AT&T earnings sees wireless growth in Q2, but video side continues to struggle
Video continues to be a weak spot for the carrier.
Eli BlumenthalSenior Editor
Eli Blumenthal is a senior editor at CNET with a particular focus on covering the latest in the ever-changing worlds of telecom, streaming and sports. He previously worked as a technology reporter at USA Today.
Expertise5G, mobile networks, wireless carriers, phones, tablets, streaming devices, streaming platforms, mobile and console gaming,
met analyst expectations in its latest earnings report, even as struggles continued around the company's U-Verse and
The technology giant added 335,000 phone users, the bulk of them coming on the company's prepaid side. AT&T says it added 72,000 postpaid users, the more lucrative customers that sign up for its traditional monthly wireless service. By comparison, in the first quarter of the year, the company added 179,000 phone users, of which 80,000 were postpaid.
Utilizing its deployment of FirstNet, a wireless network for first responders, AT&T says it has been able to upgrade its traditional wireless network and get it ready for
, which it plans to make commercially available nationwide during the first half of 2020.
"The wireless side of the house, we're feeling more and more confident every day," said Randall Stephenson, AT&T's chairman and CEO in a call with investors. Stephenson says the company has built out 60% of its FirstNet network thus far.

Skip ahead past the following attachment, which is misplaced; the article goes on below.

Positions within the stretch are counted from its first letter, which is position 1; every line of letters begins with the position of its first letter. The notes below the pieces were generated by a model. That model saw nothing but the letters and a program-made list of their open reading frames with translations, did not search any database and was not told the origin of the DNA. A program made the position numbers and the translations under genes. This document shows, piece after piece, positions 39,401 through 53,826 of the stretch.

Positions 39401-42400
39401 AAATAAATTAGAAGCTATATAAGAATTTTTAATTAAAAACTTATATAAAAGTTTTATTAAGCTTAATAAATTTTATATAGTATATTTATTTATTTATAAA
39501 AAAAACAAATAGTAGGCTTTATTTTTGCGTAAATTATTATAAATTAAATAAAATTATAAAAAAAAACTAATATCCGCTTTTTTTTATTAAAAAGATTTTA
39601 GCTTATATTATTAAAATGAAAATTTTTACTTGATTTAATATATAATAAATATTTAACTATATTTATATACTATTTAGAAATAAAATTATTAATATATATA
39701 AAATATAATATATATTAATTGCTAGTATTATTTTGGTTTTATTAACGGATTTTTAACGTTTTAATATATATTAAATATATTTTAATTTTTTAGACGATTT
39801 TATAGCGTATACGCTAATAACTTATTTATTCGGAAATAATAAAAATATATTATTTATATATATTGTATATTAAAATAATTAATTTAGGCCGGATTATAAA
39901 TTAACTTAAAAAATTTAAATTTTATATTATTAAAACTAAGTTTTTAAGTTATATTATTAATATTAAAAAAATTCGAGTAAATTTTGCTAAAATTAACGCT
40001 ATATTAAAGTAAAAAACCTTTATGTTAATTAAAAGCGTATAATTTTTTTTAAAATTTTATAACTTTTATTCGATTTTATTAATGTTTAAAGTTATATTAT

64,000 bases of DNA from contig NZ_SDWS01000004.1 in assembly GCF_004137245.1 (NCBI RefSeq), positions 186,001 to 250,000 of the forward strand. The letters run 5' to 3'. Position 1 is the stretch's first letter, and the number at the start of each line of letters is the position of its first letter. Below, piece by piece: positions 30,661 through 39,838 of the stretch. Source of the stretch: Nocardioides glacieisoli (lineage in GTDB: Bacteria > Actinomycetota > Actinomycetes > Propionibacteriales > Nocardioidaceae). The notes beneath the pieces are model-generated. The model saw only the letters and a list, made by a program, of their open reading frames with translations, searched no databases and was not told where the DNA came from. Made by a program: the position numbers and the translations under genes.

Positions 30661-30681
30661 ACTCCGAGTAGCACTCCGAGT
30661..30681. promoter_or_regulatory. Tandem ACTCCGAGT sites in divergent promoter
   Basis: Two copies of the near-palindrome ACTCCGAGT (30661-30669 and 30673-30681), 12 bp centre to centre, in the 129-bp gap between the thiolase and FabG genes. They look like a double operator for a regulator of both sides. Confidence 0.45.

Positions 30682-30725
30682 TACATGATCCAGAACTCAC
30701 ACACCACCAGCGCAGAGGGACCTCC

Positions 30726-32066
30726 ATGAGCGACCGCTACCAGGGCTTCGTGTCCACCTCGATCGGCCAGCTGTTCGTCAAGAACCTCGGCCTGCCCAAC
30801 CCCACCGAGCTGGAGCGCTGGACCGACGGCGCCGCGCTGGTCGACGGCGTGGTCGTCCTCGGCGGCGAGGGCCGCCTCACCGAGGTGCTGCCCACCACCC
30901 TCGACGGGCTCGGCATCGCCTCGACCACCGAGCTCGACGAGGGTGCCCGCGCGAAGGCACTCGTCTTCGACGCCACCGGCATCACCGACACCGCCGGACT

Watch this: Why you should say no to DirecTV Now
The growth in mobile comes as its more premium DirecTV and AT&T U-Verse continue to shed users for its traditional satellite, cable and streaming
services. AT&T said it lost 778,000 premium video users, with an additional 168,000 users disconnecting from DirecTV Now as the company rolled out fewer promotions.
AT&T warns that the losses could continue through the rest of the year as it still has 1 million users locked on two-year pricing promotions. The company is touting a new, forthcoming over-the-top streaming service called AT&T TV, set for trial in the third quarter of the year, as well as next spring's HBO Max launch, as options to turn its video ship around.
Stephenson says HBO Max will have live sports, touting the NBA and MLB as two potential examples. While it is unclear exactly what AT&T TV will look like and how it will compare to the company's other streaming services, Stephenson told investors that the company "will put our shoulder and our muscle behind AT&T TV."
WarnerMedia, the division that houses the Time Warner properties AT&T acquired last year, including Turner TV stations and HBO, had revenues of roughly $8.4 billion.
Earnings per share were 89 cents for the quarter, exactly matching the estimates from analysts polled, according to Yahoo Finance. Revenues came in at $45 billion, slightly higher than the $44.85 billion analysts anticipated.
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